Is this a bad thing? That depends. The game is saturated with disclaimers and content advisory warnings that Martha Is Dead depicts some pretty gruesome scenes. It literally says:“The game is not recommended for players who may find depictions of mature scenes containing blood, dismemberment, disfigurement of human bodies, miscarriage, and self-harm disturbing.”

In addition, before the game even begins, a screen provides a link to for those who may be in need of help and/or crisis resources.

Basically, even without knowing about any of the scenes that were removed from the PlayStation versions of Martha Is Dead (which I won’t be spoiling here), you pretty much know EXACTLY what you’re getting into when you play the game.

And – yet again – that’s the point. LKA knew exactly what it was doing in creating Martha Is Dead. Having created The Town of Light, another psychological adventure, the team (along with its publisher, Wired Productions) is no stranger to the intense and uncomfortable – something that has undoubtedly been recreated to the extreme in Martha Is Dead. They know that the game isn’t for everyone, but felt like they had an emotional and immersive story to tell – one chock full of allegorical meaning by way of psychological horror and brutality.

Coming back to the opening of this review, maybe it’s actually better to say that “Martha Is Dead sure is… intentional.” From purely a content perspective, it will be interesting to see how the game resonates with users and critics. It’s definitely going to piss some people off. Personally, I can’t see myself ever playing the game again (similar to how the ending of The Last of Us: Part II also gave me reason enough to never play it again). If, however, we’re considering the goals of the developer, it’s pretty clear to see that those goals have successfully come to fruition in Martha Is Dead. Just make sure you’re prepared and know what you’re getting yourself into before heading to the lake.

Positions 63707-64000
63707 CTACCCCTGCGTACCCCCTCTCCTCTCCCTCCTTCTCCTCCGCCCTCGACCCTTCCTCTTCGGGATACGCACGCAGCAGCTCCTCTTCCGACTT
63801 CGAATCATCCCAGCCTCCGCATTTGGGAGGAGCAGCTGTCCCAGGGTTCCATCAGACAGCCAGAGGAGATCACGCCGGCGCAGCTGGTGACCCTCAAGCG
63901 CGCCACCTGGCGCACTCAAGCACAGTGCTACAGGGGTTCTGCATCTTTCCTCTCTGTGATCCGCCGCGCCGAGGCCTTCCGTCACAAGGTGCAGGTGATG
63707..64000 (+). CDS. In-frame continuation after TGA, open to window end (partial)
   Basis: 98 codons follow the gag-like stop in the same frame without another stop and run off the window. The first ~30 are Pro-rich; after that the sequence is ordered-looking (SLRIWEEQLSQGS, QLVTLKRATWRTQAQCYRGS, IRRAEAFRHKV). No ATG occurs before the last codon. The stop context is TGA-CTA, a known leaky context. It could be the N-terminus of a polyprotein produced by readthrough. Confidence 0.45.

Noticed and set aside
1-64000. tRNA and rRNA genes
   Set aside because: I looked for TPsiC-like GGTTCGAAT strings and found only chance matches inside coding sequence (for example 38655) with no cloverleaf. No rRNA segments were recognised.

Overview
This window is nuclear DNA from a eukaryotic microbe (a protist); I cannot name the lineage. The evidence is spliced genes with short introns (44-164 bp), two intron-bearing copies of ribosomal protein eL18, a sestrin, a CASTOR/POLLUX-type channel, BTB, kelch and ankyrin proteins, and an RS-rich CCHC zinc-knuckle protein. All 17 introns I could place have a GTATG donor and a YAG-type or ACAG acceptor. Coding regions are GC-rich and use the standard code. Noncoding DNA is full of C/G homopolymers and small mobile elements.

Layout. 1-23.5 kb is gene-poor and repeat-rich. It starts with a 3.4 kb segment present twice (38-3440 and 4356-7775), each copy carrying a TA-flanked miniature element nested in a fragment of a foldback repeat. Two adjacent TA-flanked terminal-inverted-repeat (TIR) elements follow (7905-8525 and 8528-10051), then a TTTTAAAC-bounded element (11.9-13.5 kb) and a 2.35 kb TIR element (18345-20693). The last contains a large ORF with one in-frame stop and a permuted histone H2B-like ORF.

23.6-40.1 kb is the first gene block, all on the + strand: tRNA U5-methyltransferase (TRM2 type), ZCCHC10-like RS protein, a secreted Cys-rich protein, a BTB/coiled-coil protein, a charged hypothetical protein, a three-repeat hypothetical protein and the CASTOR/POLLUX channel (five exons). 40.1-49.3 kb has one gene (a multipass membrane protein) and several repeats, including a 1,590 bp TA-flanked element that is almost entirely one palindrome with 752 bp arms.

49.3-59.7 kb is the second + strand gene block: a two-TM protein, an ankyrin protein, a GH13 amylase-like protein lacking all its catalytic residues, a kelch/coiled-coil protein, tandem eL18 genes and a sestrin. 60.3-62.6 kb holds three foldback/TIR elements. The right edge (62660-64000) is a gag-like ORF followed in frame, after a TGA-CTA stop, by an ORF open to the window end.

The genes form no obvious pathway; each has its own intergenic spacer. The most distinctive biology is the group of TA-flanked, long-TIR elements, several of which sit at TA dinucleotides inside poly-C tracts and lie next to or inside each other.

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GamingPizza Rating: 7 out of 10

A PC code was provided to GamingPizza for this review. Martha Is Dead is available now for PC, PS4, PS5, Xbox One, and Xbox Series X|S.